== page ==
How to Love the Odyssey

Apr 16, 2013

I may as well admit that I didn't like the Iliad very much the first time I read it. It was Samuel Butler's translation and while it moves fairly quickly and is interesting, he didn't seem to have the music of Homer in his voice. Others like this translation very much, so I won't say anything more than that it didn't do much for me when I was a young reader. 

I should add that I did not have a teacher explaining things to me, but I'm not sure if that helped or prevented my pleasure. In one sense, the really important thing is to get that first read done. Read it, once, at some point in your life. Don't worry about enjoying it. Just read it. The pleasure it will give in later readings depends on this first reading. 

On the other hand, if you are a teacher, do try to help students enjoy it. Not by telling them how wonderful it is, but by helping them see it. 

The Odyssey was different for me, as it is for a lot of younger readers. The action of the Iliad goes nowhere, quite literally. They stay on the plains of Ilium, moving no further than the beach or the city itself. Even the gods, if my memory is working correctly, travel only between Olympus and Ilium (Troy). The Odyssey goes everywhere. It even goes places that are nowhere. Odysseus himself claims to have traveled from the island of Calypso (whose name means, "hidden") to Circe's island (Aiaia, more of a wild cry than a word), which is quite close to the sun (ie the end of the world), to the cyclopes island, to Scheria (an early Utopia), to Hades itself. 

Furthermore, Odysseus is always changing, transforming, moving, adapting. As Homer says in his prologue, "many were the cities that he saw, many the minds that he learned of, many the pains that he suffered in his spirit on the wide sea." Odysseus is the man of "many-ness" to coin a term that would thoroughly embarrass Homer. 

In an age like ours, having to deal with new challenges every day, bewildered by our quest for home, hardly believing we even have a home, wishing we could go to Calypso's island and forfeit everything for her sweet hidden pleasures, Odysseus is both easily accessible and utterly confusing. What an idiot to turn down Calypso's offer of immortality and marriage to her, a genuine, beautiful, endlessly beautiful, fair, well-proportioned, unchanging, eternally gorgeous, goddess.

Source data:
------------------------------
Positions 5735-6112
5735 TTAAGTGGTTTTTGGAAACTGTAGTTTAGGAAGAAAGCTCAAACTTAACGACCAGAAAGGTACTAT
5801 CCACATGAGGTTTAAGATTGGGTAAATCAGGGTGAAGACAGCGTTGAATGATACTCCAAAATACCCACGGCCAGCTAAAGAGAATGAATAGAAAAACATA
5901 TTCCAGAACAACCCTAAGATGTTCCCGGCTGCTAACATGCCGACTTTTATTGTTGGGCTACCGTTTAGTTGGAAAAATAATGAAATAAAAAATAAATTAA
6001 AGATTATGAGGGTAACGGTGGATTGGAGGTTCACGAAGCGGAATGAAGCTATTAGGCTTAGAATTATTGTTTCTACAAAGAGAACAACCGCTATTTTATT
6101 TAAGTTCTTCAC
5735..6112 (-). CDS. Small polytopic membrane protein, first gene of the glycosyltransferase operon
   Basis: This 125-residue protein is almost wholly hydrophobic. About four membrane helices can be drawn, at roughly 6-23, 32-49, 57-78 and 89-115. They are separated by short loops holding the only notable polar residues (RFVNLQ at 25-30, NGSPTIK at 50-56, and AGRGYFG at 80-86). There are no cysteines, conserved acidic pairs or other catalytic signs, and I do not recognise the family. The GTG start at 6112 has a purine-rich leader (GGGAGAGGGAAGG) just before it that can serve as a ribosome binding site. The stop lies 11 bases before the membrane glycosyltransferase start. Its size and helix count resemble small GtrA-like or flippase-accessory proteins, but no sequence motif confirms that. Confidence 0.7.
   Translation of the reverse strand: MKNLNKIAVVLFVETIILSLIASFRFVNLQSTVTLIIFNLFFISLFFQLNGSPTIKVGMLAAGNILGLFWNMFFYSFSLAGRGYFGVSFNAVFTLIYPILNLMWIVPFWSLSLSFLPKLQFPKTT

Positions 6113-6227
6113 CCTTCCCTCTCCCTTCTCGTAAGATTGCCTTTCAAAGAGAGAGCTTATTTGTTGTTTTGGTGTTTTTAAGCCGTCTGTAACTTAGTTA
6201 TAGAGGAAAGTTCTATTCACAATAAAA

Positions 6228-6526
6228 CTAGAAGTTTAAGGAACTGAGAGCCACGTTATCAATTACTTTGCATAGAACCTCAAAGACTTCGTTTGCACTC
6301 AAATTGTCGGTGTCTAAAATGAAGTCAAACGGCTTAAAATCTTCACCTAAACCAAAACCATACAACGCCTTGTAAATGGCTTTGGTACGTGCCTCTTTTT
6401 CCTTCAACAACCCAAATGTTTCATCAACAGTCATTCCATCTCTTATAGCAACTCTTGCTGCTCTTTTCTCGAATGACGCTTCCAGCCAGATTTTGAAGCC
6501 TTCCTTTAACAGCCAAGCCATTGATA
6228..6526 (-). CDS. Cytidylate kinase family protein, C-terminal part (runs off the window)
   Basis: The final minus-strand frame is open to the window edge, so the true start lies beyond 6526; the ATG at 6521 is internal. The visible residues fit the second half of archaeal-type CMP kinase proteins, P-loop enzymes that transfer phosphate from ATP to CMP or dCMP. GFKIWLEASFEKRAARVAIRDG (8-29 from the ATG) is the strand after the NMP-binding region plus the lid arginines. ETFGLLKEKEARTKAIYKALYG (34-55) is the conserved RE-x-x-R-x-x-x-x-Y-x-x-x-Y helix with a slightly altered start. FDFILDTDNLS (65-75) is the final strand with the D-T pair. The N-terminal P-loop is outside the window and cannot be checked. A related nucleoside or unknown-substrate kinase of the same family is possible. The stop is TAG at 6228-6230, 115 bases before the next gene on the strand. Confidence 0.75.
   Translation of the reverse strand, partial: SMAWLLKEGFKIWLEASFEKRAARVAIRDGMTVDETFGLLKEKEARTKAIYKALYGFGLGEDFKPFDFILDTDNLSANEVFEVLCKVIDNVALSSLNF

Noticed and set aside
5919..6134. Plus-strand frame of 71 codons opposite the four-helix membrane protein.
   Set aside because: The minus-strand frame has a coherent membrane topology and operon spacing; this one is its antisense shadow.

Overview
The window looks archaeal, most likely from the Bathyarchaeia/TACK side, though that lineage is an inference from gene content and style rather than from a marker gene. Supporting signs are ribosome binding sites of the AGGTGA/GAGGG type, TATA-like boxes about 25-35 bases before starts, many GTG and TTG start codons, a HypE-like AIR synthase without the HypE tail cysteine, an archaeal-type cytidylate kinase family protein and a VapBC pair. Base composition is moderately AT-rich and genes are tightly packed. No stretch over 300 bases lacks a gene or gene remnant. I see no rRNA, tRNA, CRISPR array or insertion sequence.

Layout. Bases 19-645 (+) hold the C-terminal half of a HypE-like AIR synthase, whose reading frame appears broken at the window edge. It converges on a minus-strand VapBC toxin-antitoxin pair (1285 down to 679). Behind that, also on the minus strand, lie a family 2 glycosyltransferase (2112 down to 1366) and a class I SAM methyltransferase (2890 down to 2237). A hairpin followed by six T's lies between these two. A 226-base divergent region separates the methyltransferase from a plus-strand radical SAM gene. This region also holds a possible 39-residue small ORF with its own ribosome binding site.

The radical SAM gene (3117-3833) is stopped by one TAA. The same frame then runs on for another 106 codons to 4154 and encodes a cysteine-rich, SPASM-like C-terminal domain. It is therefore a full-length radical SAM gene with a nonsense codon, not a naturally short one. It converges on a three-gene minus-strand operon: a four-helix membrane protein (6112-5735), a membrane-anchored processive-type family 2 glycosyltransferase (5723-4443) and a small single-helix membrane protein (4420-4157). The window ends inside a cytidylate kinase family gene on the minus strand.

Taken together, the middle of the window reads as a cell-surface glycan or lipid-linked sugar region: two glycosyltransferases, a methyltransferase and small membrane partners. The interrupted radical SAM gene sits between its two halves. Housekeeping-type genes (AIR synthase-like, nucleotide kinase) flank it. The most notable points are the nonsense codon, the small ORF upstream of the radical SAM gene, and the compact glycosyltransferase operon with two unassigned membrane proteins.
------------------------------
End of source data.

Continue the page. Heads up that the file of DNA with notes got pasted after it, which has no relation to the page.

Yet he leaves Calypso's island. It's one of the most amazing decisions any literary character has ever made. And he knew exactly what he was getting into. He knew the pain Poseidon would send his way. Oh well, he said. I've suffered. I will suffer. I want to go home. 

Are you among the select few coming to Blowing Rock for the Odyssey Retreat? If you are, I've put together some suggestions to prepare yourself. If not, you might still enjoy doing these activities. 

Understand that this retreat is for lovers of great literature, especially Homer. It isn't going to be what David Hicks would call an "analytical" approach to the Odyssey. It's going to be a lover's contemplation. 

You don't have to love the Odyssey yourself, but you have to be willing to let me. Because I do. 

So here are some suggestions for approaching one of the five or six most amazing books ever written in the history of the human race (let that "think in").

Prior to the retreat:

  • Read the Odyssey once. As of today, you have time to read it at a nice pace of two books/week).
  • Read book one pretty closely
  • Read the prologue and ask, "What do I expect from this book based on what Homer says here?"
  • Do you?
  • Note the settings in the three main locations of book one. 
    • who is in each?
    • why?
    • what do they do? 
    • what dilemma do they confront?
    • how do they handle it? 

I will be using Richmond Lattimore's translation because I love the chanting rhythm it uses. If you sign up for the retreat, we'll send you a copy as part of the "package." But don't feel limited to Lattimore. I also liek Fagles and others, and every translation brings out something different. 

You don't need to do a lot to prepare. You could even come without having read it, though it would make it less fun. 

If you are interested in coming, seats remain available. Ask your spouse or your headmaster to send you as a reward for loyal service. I won't be offering lectures on how to teach, but I guarantee you you will learn some things about teaching from our time spent in Homer. He was, after all, the teacher of the Greeks (and therefore of western civilization). 

It will be a vacation that re-creates and restores. The food and setting will be incredible. But the book! Oh my friends, the book. Come read it with me!

Andrew  Kern

Andrew Kern

Andrew Kern is the founder and president of The CiRCE Institute and the co-author of the book, Classical Education: the Movement Sweeping America

The opinions and arguments of our contributing writers do not necessarily reflect those of the Institute or its leadership.

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